Three takeaways from the Isles 5-1 win over the Lightning

Dec 9, 2019; Tampa, FL, USA; New York Islanders goaltender Semyon Varlamov (40), defenseman Devon Toews (25), center Casey Cizikas (53) and teammates celebrate as they beat the Tampa Bay Lightning during the third period at Amalie Arena. Mandatory Credit: Kim Klement-USA TODAY Sports

The Islanders came away with a 5-1 win over the Tampa Bay Lightning on Monday night, despite being outplayed for a majority of the game. The Lightning seemed to be able to do everything but put the puck in the net. The Islanders, with the limited opportunities they were given, were able to do what the Lightning could not.

Brock Nelson scored twice, and Ross Johnston, Josh Bailey and Anders Lee each added a goal of their own.

Below are three takeaways from the win:

The Penalty Kill Coming Up Clutch

The Islanders found themselves heading down a slippery slope getting into some penalty trouble in the second and third periods.  While this game did not seem close on the scoreboard, the penalty kill unit gave the Islanders a big advantage in winning this contest.

Against the likes of Steven Stamkos, Nikita Kucherov and Victor Hedman, the Lightning’s power-play unit is no joke. Tampa Bay, which scored five power-play goals against the Rangers recently, was absolutely shut down on their two opportunities on Monday.  The two penalty kill units for the Islanders were able to limit the third-best power play in the league to just four shots.

The Islanders were able to take a 1-0 lead in the second period, but quickly found themselves shorthanded after Scott Mayfield took a pair of penalties and the Islanders found themselves a man down. On this kill, Cizikas dove to clear a loose puck out of his own zone and Josh Bailey was able to catch it off the boards all alone for a  breakaway opportunity. Bailey, who is known for having a good forehand move, was able to bury the shorthanded chance and put the Islanders in front by two.

 Ross Johnston Fitting in Nicely on the Top Line

Head Coach Barry Trotz may have found something here. Johnston has played very strong on the top line alongside Mathew Barzal and Josh Bailey. Monday showcased this with Johnston, on an odd-man rush scoring the Islanders’ opening goal.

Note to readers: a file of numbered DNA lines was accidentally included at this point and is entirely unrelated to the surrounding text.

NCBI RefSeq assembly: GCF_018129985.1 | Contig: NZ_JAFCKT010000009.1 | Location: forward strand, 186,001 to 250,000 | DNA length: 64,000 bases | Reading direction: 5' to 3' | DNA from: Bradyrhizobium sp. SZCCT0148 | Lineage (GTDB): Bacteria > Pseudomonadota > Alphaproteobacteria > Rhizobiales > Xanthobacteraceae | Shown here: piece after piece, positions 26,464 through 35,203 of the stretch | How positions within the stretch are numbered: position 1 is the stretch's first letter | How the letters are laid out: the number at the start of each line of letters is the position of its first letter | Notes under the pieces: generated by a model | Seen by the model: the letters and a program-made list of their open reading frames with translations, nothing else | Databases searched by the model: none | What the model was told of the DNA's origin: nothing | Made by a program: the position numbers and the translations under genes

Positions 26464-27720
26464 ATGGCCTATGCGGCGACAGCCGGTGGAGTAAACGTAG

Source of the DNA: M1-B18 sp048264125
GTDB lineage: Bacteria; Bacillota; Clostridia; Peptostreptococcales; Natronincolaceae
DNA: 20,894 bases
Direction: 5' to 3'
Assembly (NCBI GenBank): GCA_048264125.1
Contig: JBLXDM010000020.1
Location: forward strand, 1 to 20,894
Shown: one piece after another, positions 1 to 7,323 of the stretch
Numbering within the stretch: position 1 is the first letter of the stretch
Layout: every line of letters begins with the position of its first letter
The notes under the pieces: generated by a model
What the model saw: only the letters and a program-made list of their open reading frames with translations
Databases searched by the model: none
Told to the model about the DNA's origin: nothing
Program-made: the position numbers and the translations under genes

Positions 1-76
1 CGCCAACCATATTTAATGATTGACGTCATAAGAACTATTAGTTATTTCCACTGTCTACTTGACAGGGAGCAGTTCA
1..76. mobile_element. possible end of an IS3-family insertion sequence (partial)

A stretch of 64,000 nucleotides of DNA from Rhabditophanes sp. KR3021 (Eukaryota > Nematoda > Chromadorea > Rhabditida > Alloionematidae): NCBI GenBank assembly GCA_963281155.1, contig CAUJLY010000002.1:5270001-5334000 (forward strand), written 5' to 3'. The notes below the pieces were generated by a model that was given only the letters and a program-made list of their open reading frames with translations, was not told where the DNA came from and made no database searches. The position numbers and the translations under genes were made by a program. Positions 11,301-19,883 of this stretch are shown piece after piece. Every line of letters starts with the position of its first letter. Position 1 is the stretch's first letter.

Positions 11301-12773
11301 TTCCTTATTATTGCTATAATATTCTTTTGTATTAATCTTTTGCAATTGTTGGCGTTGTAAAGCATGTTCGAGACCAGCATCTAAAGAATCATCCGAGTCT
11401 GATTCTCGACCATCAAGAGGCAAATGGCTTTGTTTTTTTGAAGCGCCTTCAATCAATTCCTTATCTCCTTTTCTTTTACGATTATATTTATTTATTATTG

Besides Johnston being a strong player in front of the net, and his ability to chase after loose pucks and win board battles, he apparently has a strong shot.

“I just kind of threw the puck on net and it ended up being a good shot,” Johnston told reporters when asked about the goal.

With the increase in time on ice, there appears to be increased confidence that has come with it. However, what hasn’t changed is the brand of hockey Johnston is playing.

Semyon Varlamov Standing Tall Yet Again

We have seen in the past Islanders coach Barry Trotz ride the hot netminder. Right now that would be Semyon Varlamov.

Varlamov was able to stop 31 shots on 32 attempts, pushing his season save percentage to a .926. When he goes back to watch some game film, he will see right away why he was so effective against the Lightning. Every save he was making was at the top of the paint or a few inches outside. His aggressive style limited the number of opportunities for the high powered Lightning offense. And yes, there were a handful of pucks that went off the post/crossbar, but it was because of his positioning that these pucks did not end up in the back of the net.

Even on this breakaway, Varlamov challenged speedster Corey Conacher, eliminating the backhand opportunity. His save ultimately set up Ross Johnston’s goal making it even more crucial.

Varlamov in his post-game interview credited the win to the play of his teammates in front of him.

‘The boys are battling in front of me,” he said. “We’re playing really good defensively like tonight, that’s why we won.”

He was right about that, but Varlamov deserves just as much credit towards the win.

The biggest save of the night came against Pat Maroon early in the third period. With a seemingly wide-open net, Maroon was robbed by the diving glove hand of Varlamov.

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